Once accounting for some 75% of global material extraction, biomass today accounts for less than a third of total extraction, according to a 2013 OECD report; non-renewable resource extraction now represents over two-thirds of global material extraction. In just 30 years, the quantity of materials extracted for consumption has increased by 60%, a fifth of which ends up as waste. As an OECD Insights blog points out, that is over 12 billion tonnes of waste per year, or the equivalent in weight of more than 21,000 Airbus A380s. Breaking the link between economic growth and material extraction is fast becoming a public policy concern, giving rise to a “circular economy” in which rather than being extracted, consumed and thrown away, products are reused and remanufactured in a loop, with waste reworked or kept to a minimum in a bid not just to preserve diversity and resources, but to restore them. The City of Paris is a proponent of the circular economy, though as these three examples show, closing the loop is a resource challenge in its own right.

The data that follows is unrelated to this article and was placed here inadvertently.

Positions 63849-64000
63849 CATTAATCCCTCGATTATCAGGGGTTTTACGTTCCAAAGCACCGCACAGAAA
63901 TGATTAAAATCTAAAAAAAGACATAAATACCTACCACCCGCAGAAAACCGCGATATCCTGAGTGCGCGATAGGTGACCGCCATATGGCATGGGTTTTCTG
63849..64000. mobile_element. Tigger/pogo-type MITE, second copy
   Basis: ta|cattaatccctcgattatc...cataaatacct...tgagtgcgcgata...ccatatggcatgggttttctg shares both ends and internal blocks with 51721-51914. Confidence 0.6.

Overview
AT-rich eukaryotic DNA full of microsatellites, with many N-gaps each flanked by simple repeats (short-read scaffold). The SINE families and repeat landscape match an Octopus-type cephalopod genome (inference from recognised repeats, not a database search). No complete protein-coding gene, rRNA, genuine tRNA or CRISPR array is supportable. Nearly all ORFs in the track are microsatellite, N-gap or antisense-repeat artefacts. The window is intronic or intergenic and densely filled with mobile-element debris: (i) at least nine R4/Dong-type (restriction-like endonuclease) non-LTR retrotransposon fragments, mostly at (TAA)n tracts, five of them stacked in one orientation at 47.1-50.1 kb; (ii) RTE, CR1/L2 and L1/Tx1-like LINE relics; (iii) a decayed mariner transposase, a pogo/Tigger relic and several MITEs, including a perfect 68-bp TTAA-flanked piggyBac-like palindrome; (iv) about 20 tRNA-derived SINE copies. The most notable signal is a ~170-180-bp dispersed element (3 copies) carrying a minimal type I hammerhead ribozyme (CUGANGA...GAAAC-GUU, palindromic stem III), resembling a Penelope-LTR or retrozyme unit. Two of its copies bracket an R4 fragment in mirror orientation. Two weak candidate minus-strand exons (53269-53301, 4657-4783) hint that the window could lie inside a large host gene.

Klep, Maroussia (2014), “Making obsolescence obsolete: design to reduce waste”, on OECD Insights blog, OECD Publishing, http://oe.cd/KG
OECD (2013), Material Resources, Productivity and the Environment, OECD Publishing, http://oe.cd/1aL
The Ressourcerie Créative, a new social and solidarity economy (SSE) organisation created with the support of the City of Paris, has taken up residence on the site of the old Saint-Vincent de Paul hospital in the 14th arrondissement (district).
The basic premise is to provide a place where, using a social and supportive approach, people can donate unwanted objects, find bargains and attend creative workshops.
Sabine Arrondelle, co-ordinator of the recycling centre and originator of the project, is delighted with the progress. “Since we opened on 1 September, over ten tonnes of ‘rubbish’ have been upcycled. We want to collect and reuse as much as we can.”
To start with, objects in good condition are put on display in the store, where anything and everything can be found. The remaining items are used in various creative and repair workshops covering areas and objects such as small electrical appliances, woodwork, furniture customisation, sewing and small decorations. The result is a new lease of life for a wide range of products and materials.